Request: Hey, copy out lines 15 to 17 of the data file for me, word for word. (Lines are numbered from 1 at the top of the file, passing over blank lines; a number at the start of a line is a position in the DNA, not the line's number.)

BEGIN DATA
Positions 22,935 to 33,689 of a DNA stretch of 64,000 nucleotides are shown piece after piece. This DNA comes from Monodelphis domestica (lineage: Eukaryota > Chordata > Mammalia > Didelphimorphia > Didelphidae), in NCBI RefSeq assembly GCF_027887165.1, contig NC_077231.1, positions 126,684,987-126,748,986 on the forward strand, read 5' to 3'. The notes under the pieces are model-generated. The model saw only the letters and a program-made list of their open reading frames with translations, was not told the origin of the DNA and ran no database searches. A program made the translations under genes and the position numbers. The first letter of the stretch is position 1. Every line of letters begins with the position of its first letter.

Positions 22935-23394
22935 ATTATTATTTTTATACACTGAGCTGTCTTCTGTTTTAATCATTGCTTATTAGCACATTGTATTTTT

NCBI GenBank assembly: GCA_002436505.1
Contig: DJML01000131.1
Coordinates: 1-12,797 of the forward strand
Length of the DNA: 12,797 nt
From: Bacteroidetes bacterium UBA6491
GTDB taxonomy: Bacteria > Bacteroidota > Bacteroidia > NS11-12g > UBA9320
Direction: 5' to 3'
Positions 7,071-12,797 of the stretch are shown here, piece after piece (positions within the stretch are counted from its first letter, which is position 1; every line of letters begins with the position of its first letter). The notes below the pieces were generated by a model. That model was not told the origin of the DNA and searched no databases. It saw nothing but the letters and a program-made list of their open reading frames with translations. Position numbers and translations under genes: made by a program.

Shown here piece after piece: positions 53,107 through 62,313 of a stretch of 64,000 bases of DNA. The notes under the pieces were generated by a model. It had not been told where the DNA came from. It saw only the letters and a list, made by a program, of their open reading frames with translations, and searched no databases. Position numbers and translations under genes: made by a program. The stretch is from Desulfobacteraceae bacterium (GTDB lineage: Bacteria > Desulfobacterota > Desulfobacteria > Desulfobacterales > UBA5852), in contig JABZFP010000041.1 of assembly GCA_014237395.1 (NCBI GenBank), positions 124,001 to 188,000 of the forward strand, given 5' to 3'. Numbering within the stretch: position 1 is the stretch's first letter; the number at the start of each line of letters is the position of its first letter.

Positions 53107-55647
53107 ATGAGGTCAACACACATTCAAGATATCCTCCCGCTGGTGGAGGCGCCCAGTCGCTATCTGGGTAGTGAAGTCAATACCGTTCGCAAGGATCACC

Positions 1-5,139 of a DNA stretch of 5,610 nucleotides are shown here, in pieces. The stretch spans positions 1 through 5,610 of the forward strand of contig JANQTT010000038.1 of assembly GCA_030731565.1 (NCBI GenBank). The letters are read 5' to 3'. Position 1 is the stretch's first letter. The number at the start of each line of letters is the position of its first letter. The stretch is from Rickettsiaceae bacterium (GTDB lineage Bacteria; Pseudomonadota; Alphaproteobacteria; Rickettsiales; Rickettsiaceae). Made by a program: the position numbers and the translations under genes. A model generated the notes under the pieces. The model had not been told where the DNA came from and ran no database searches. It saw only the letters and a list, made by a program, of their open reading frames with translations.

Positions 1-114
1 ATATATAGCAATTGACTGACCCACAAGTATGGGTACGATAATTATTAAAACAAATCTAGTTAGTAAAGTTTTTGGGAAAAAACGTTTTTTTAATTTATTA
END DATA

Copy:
Positions 1-5,139 of a DNA stretch of 5,610 nucleotides are shown here, in pieces. The stretch spans positions 1 through 5,610 of the forward strand of contig JANQTT010000038.1 of assembly GCA_030731565.1 (NCBI GenBank). The letters are read 5' to 3'. Position 1 is the stretch's first letter. The number at the start of each line of letters is the position of its first letter. The stretch is from Rickettsiaceae bacterium (GTDB lineage Bacteria; Pseudomonadota; Alphaproteobacteria; Rickettsiales; Rickettsiaceae). Made by a program: the position numbers and the translations under genes. A model generated the notes under the pieces. The model had not been told where the DNA came from and ran no database searches. It saw only the letters and a list, made by a program, of their open reading frames with translations.

Positions 1-114
1 ATATATAGCAATTGACTGACCCACAAGTATGGGTACGATAATTATTAAAACAAATCTAGTTAGTAAAGTTTTTGGGAAAAAACGTTTTTTTAATTTATTA